It features a barge connection to Braila – a river island near the Ukrainian and Moldovan border – and it features an impressive three-line rail terminal that provides a full rail coordination service. Each line is 600m long, capable of handling three complete 30 wagon trains at one time, operating two rail-mounted gantries with an adjacent stacking yard of 5,000 sqm. The terminal transports approximately 30% of cargo by rail to the east European hinterlands, feeding its growing productive base and its burgeoning consumer markets while offering logistics partners intermodal connections as a means to avoid bottlenecks and increased reliability and reassurance as well as onward rail or truck services via a first-class feeder connection.
The firm has recently invested heavily in rail services at DP World Yarimca, Turkey, which offer connections to the Middle East and Asia. The international railway line, which has onsite access to DP World Yarimca, offers direct access to many Eastern European countries and China through the Middle Corridor connection as well as the Kars-Tbilisi-Baku connection. Rashid Abdulla, CEO, DP World – Europe, CEO, commented: “Demand for express delivery has soared in recent years and we believe that is only going to continue due to consumer expectations around time, efficiency and sustainability as companies and end users look to understand more about the carbon footprint of their goods.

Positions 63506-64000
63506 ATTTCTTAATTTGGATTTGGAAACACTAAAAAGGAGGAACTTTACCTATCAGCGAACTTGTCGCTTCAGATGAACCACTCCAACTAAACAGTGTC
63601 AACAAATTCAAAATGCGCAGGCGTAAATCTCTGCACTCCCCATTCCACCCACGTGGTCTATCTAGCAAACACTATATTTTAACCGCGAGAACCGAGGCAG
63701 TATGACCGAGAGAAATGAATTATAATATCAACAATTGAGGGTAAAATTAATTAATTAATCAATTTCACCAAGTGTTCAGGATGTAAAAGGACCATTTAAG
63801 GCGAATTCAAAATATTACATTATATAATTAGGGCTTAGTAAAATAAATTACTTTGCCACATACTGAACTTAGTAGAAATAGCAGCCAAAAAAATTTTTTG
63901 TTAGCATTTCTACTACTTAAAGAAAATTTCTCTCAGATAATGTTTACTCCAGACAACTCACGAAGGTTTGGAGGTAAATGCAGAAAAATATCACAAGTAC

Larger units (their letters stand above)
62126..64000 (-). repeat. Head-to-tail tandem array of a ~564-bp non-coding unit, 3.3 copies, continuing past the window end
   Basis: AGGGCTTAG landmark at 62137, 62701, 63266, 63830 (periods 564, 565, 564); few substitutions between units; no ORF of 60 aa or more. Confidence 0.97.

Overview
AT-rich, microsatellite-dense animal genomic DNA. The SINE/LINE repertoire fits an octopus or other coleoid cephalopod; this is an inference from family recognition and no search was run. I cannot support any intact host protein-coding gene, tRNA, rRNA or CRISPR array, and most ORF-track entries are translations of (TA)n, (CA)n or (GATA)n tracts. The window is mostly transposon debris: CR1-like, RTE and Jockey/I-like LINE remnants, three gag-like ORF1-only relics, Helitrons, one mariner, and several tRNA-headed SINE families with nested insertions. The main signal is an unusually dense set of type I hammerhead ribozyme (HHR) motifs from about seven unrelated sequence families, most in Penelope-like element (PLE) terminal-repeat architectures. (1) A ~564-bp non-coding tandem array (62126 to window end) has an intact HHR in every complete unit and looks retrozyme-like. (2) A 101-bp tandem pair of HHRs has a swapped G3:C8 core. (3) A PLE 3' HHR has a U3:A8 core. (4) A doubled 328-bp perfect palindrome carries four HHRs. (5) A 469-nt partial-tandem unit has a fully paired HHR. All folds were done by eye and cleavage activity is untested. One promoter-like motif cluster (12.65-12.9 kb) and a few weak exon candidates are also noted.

“Building efficient networks through multimodal capabilities relies on lean port operations, where technology is utilised to provide transparency and forecasting for both merchant and operator, and expertise are imparted on product cycles and consumer demand.” DP World’s Inland Network in Europe is made up of 12 terminals across Germany, France, Switzerland and Benelux. The firm has created significant rail capacity at its Inland hub in Stuttgart in Germany as well as Germersheim.
It provides resilient trimodal-modal transport solutions into various European deep seaports, combining inland transport and terminal services, while offering various rail products between the deep-sea ports and our network of inland terminals. The inland network connects DP World’s various terminals and partner firms such as P&O Ferrymasters and Unifeeder to offer end-to-end services across mainland Europe. One significant example where DP World is looking to maximise barge use is on the River Danube, which passes through more countries than any other river in the world, thereby making it a hugely significant trading route.
Barges on the Danube can transport goods all the way from south-west Germany, through several mainland countries, including Serbia, as served by the DP World Novi Sad terminal, all the way through to DP World Constanta, where it meets the Black Sea Basin connecting to Eastern Europe and the Middle East. Rashid added: “We are a very forward-thinking business which believes in technology and innovation. We believe hyperloop technology will revolutionise the sector and we have partnered with Virgin Hyperloop One to create DP World Cargospeed, which will enable fast, sustainable and efficient delivery of palletised cargo around the world.
“Europe will benefit significantly from that kind of technology in the future, but for now we believe it is vital to modernise and maximize the intermodal transport available to us.”